At least 37 countries have signed up to support an initiative aimed at making vaccines, tests, treatments and other health technologies to fight coronavirus and to make it accessible to all. 

Known as the COVID-19 Technology Access Pool (C-TAP), it was first proposed in March by Costa Rican President Carlos Alvarado of Costa Rica, who joined World Health Organization’s (WHO) Director-General Dr. Tedros Adhanom Ghebreyesus for the video launch of the initiative.

“The COVID-19 Technology Access Pool will ensure the latest and best science benefits all of humanity,” said Alvarado.

“Vaccines, tests, diagnostics, treatments, and other key tools in the coronavirus response must be made universally available as global public goods.”

Among nations that have not signed up yet are economic powers, such as China, France, Germany, Japan, Turkey, the UK, and the US.

IFPMA, the Swiss-based umbrella for research-based global pharmaceutical companies, held a video press conference Thursday and said it is working to finding a coronavirus vaccine with its commitment to “deliver safe, quality, effective, and affordable COVID-19 vaccines to all.”

Thomas Cueni, the director general of IFPMA, said: “The notion of equitable available and affordable is a truly important one.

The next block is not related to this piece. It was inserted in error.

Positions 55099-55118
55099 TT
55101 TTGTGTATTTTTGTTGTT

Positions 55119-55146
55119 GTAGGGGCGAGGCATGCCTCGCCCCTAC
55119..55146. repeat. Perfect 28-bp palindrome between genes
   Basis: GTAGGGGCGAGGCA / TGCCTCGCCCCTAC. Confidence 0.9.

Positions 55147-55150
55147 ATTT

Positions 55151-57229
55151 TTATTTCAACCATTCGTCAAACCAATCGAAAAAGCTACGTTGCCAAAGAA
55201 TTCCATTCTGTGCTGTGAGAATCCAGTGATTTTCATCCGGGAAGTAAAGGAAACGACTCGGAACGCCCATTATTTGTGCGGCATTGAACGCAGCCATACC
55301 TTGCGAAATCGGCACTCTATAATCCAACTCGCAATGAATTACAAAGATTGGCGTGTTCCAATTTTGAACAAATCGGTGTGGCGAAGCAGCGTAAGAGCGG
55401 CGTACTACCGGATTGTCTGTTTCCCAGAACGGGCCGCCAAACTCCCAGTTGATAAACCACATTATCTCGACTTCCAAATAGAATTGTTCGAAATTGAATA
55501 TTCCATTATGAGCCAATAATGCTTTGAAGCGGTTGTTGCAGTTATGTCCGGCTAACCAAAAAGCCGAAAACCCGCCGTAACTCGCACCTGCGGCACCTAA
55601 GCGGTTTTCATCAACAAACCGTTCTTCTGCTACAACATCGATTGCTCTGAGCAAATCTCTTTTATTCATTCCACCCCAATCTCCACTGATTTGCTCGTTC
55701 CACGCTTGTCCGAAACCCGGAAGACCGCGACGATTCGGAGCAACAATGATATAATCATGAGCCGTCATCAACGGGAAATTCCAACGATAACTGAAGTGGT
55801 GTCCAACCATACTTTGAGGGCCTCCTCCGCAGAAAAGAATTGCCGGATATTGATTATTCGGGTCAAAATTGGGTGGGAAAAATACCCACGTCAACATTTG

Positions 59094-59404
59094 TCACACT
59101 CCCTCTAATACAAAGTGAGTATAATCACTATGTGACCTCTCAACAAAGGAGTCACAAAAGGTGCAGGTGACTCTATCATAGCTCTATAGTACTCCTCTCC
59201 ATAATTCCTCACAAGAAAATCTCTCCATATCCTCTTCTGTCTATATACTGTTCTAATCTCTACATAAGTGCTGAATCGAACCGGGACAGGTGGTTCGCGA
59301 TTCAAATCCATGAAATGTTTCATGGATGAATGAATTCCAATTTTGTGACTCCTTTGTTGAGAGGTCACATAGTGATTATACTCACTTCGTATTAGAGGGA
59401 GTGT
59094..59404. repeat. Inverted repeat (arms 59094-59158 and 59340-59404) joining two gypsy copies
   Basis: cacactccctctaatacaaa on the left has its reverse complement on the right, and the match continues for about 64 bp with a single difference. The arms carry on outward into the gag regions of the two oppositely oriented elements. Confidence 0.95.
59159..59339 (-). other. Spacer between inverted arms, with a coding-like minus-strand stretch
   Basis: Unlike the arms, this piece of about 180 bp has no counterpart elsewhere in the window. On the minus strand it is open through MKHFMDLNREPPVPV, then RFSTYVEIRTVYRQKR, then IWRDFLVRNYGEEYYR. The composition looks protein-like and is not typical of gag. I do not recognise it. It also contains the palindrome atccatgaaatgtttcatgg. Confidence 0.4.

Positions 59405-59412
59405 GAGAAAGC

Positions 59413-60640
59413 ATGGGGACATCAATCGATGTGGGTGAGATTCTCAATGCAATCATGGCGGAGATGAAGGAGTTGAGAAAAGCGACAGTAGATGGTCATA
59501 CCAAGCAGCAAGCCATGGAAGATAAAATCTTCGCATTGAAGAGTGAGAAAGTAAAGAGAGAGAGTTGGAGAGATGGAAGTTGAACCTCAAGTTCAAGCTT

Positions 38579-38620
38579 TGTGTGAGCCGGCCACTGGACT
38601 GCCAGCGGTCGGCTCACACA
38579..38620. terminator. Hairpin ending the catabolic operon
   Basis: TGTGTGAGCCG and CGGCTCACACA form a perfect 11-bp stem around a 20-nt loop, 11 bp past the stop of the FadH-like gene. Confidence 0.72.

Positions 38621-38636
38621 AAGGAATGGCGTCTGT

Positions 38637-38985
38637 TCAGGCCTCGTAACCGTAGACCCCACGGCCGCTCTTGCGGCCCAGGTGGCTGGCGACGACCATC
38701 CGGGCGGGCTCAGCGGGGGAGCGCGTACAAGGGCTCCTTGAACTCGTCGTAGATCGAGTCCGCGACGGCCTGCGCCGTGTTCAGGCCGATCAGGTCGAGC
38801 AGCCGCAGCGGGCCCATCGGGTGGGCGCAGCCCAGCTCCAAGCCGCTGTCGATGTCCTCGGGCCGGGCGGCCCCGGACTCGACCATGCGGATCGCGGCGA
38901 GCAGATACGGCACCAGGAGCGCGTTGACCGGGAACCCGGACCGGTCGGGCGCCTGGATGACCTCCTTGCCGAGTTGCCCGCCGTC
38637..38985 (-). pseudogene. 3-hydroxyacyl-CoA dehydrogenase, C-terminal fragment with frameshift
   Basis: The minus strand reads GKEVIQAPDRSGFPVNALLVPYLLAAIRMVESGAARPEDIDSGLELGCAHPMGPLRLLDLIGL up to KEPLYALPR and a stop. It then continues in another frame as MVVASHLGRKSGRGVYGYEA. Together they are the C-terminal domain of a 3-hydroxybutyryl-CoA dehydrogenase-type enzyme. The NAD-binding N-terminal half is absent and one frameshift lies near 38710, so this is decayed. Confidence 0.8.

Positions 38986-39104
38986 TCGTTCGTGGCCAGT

“None of us can do this on their own, but we are making progress, and we see it every day,” he said, as one of its members hinted at forgoing royalties for a time.

At the launch, Tedros said: “Through C-TAP, we are inviting companies or governments that develop an effective therapeutic to contribute the patent to the Medicines Patent Pool, which would then sub-license the patent to generic manufacturers.”

WHO said the technology access pool would be voluntary and based on “social solidarity.”

“It will provide a one-stop-shop for scientific knowledge, data, and intellectual property to be shared equitably by the global community,” said the organization.

The aim is to accelerate the discovery of vaccines, medicines, and other technologies through open-science research, and to fast-track product development by mobilizing additional manufacturing capacity.

WHO sees such action would help ensure faster and more equitable access to existing and new COVID-19 health products.

Key elements to the initiative include public disclosure of gene sequences and data, along with transparency around the publication of all clinical trial results.

Governments and other funders are encouraged to include clauses in funding agreements with pharmaceutical companies and other innovators about equitable distribution, affordability, and the publication of trial data.

Also, licensing any potential treatment, diagnostic, vaccine, or other health technology will be to the Medicines Patent Pool, a UN-backed public health body.

Countries that signed up so far included Argentina, Bangladesh, Barbados, Belgium, Belize, Brazil, Bhutan, Chile, Costa Rica, Dominican Republic, El Salvador, Ecuador, Egypt, El Salvador, Honduras, Indonesia, Lebanon, Luxembourg, Malaysia, Maldives, Mexico, Mongolia, Mozambique, Norway, Oman, Pakistan, Palau, Panama, Peru, Portugal, Saint Vincent and Grenadines, South Africa, Sudan, The Netherlands, Timor Leste, Uruguay and Zimbabwe.

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